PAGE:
Automation Vendors Tap Capital

April 10, 2007
Recent activity would suggest that automation companies believe robust investment opportunities exist in their businesses.
The recent relative rise in valuations experienced by automation companies would be expected to encourage them to take advantage of these favorable conditions to raise additional equity capital. This is precisely what they have done.

In 2006, automation companies accessed the North American public equity markets to raise some $33.2 billion. This represented an increase of 174 percent over the amount of equity raised in 2005. Automation companies also took advantage of the stronger balance sheets afforded them by this additional equity capital to increase their access to leverage, as they tapped the public debt markets for more than $11.8 billion in 2006. This represented an increase of 21 percent compared to 2005. This high ratio of equity-to-debt capital raised in 2006 indicates further that the sector as a whole used its access to public markets to deleverage; the implied market equity to capitalization ratio of 74 percent for capital raised in 2006 lies considerably above the sector’s aggregate capitalization structure of 63 percent at Dec. 31, 2005. Popular fears that low interest rates have encouraged “Corporate America” to overindulge in cheap debt and easy credit would appear inappropriate, at least with regard to the automation sector.Rising transaction size

Not only did the aggregate amount of public capital procured by automation companies rise significantly in 2006, but the average size of each capital raise also grew, with average transaction size in 2006 rising some 60 percent, to more than $165 million, as compared to an average transaction of some $104 million in 2005. The number of capital transactions, the aggregate amount of capital raised and the average amount of each transaction all have displayed an upward trend, with the fourth quarter 2006 (on a dollar volume basis) comprising a notable reversal. It remains to be seen whether this decline signaled a secular shift or merely a typical dip in activity seen in North America during the fourth quarter, when the holiday season significantly reduces the number of days that issuers can effectively access the public markets.Private capital markets have manifested similar trends, with available data indicating that more than $5.3 billion of equity was raised in private markets by automation companies in 2006, a 61 percent increase over 2005. Because they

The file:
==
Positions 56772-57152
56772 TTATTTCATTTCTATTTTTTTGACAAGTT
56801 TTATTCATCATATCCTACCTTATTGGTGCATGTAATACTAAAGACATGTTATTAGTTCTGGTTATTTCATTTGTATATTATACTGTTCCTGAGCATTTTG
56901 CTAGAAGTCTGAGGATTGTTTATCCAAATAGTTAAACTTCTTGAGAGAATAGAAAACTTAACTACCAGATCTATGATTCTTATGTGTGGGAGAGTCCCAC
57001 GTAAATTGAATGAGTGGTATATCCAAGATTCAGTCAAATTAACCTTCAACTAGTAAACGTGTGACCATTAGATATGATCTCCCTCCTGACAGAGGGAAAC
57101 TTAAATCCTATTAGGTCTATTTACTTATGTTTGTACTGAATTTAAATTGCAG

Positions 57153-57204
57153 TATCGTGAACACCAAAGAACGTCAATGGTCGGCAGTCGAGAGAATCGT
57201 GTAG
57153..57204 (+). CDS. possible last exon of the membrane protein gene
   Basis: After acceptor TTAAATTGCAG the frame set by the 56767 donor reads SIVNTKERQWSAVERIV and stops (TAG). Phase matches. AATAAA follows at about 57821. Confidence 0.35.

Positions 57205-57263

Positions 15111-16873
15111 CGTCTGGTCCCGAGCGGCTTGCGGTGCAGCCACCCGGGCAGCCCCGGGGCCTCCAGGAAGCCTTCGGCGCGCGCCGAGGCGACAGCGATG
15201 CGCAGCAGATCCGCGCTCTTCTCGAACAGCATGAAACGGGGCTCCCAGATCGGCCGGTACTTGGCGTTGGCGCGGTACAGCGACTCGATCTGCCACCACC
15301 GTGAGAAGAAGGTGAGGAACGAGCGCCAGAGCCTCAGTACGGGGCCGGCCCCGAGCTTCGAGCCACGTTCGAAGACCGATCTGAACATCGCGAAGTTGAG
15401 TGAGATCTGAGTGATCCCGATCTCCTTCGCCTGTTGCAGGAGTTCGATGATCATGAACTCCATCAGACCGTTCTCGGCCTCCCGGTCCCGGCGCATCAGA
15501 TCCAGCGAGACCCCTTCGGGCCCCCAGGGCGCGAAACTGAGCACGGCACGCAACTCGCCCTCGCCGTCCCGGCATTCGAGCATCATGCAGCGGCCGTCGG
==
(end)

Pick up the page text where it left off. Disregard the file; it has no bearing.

can occur completely outside the public realm, less information is available about private market transactions than about public.
A significant exception is a vehicle called a “PIPE,” or a private investment in public equity. The vast majority of
the sector’s private capital was raised through this vehicle, which allows issuers to raise capital quickly by selling
unregistered securities, typically through an investment bank, and avoiding the lengthy and sometimes difficult registration process. These securities can be structured equities or simple common stock, identical to that already trading; usually the issueras part of the PIPE transaction agrees to begin the registration process for the securities or otherwise to facilitate investor liquidity.

Private market transactions are generally smaller than public ones, with the average transaction for automation companies in 2006 being approximately $21 million, or less than one-seventh the size of a public deal. Nonetheless, the private markets in 2006 saw the same trend toward increasing transaction size manifested in the public markets, as this $21 million represented an increase of some 62 percent over the $13 million average size seen in 2005.

Both economic and management theory dictate that businesses access capital primarily to invest. Recent activity would therefore suggest that automation companies believe robust investment opportunities exist in their businesses. If this belief proves correct, one would expect future growth in the sector, driven by this increased application of capital. Only time will tell, however, whether this capital is wisely invested.    

Alan J. Canzano, Nothing contained in this article is to be considered the rendering of financial, investment or professional advice for specific circumstances. Readers are responsible for obtaining such advice from professional advisors and are encouraged to do so.

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